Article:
But then, I ask myself, what can you expect from a species that shares 97% of its genes with Pan Troglodytes - the chimpanzee.

Here's hoping the other 3% can redeem us.

Wednesday, 11 March 2015


I know, I know, Joe Cocker died last year, December 22 2014, I think; but I was looking through some old stuff and I found this piece which I wrote 20 YEARS AGO. And I still agree with myself. So consider this a late farewell to a remarkable talent.


In 1972 I had no faith; I returned my ticket and got a refund because they said Joe Cocker was being deported, the concert was off. In the end, of course, the concert went ahead, but I and my equally craven friends missed out. In 1995 it was therefore important to go to hear Joe. I know, he’s been in town a couple of times since 1972, but it didn’t seem to matter as much as now. I teeter on the threshold of 40, and reminders of my youth are so much more poignant than they were 10 years ago.

So I paid my $47 plus booking fee for my ticket- I could have had it for $12 in 1972, but that’s the price you pay for not standing firm, and they say that the almost-cancelled concert was his best ever, too- and waited impatiently for the Big Night. I discovered all sorts of unsuspected Cocker fans who were going to be there, or wished they could be there, or would have gone with me had I told them about it etc; there was a lot of interest.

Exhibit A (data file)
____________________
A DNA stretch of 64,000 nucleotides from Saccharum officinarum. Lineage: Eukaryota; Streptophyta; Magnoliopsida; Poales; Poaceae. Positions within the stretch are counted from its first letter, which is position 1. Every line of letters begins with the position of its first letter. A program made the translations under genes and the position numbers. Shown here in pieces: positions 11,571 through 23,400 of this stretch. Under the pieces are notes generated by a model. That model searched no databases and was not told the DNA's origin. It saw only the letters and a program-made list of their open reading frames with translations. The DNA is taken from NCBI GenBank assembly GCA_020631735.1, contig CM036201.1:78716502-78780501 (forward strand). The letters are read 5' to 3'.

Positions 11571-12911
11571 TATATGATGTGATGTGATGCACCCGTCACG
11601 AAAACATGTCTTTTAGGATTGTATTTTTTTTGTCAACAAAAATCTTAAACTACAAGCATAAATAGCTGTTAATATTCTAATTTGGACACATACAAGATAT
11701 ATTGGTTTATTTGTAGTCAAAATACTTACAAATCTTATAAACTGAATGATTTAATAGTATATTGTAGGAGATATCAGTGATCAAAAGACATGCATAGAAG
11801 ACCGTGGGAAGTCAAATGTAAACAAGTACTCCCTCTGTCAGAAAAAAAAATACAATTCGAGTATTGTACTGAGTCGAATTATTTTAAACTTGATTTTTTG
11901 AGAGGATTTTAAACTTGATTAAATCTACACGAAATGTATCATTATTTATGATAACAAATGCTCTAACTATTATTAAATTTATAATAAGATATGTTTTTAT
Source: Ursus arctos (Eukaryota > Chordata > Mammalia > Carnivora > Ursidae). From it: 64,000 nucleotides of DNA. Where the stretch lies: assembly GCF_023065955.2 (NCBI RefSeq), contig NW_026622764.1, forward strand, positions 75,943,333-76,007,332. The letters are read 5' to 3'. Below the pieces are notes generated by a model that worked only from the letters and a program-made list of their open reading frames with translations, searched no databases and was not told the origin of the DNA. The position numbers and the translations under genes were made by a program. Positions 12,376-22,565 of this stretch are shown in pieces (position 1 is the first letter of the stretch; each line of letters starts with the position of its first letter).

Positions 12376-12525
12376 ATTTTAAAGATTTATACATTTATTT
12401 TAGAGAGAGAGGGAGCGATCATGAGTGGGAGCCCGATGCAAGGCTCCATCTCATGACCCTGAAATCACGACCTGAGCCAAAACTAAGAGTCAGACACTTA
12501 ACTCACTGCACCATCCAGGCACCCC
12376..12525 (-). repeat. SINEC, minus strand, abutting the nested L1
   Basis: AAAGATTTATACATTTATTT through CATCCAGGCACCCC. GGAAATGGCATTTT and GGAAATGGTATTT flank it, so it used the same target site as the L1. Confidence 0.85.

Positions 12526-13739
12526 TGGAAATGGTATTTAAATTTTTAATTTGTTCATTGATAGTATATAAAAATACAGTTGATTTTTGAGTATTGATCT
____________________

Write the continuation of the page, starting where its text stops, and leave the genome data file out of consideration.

I’m glad I didn’t read the nasty little review in the Age, not that I would have missed out again. Yes, he’s old, grey, balding, fat, ugly and twitchy; OK, he can’t hit the top notes, not that he ever really could; but the raw truth of the voice is there, and now that he’s been around so long, you can really believe him. To sing a song for 25 years and still sound like he means it is an achievement. So excited because his baby wrote him a letter! So in need of a little help from his friends! And plenty of new stuff too, big production numbers, simple solos, a great concert, and all the fans were happy. So there, mean little whippersnapper of a critic, I bet nobody will be looking up your newspaper pieces 25 years from now.

As I tell my bemused children during our rock appreciation lessons, usually conducted in the car while listening to a CD, the thing about Joe Cocker is that he has no ego. When, say, Tom Jones or Mick Jagger, or young Axl Rose, for that matter, sing, there is a strong sense of self-parody. There is always the feeling of ‘Here I am , singing this song! Aren’t I fabulous? What a presence!’, a self-consciousness which comes through especially in live performance. Not so with Joe. He opens his throat and lets the raw emotion, the anguish, the love, the despair, just pulse out; he is the song. He always was, whether drunk or drugged or swigging Evian, it made no difference. He didn’t even write the songs; he took them from others and made them his own. He grimaces, he twitches, he’s awful to watch. He doesn’t bop or hop or wiggle his butt, he just stands there awkwardly, a bit shyly, and SINGS. He’s got the best ‘AAAARRGH!’ in Rock history, he has a voice like sandpaper and gravel, and he sounds like he really, really means every word, even if you can’t quite make out some of them.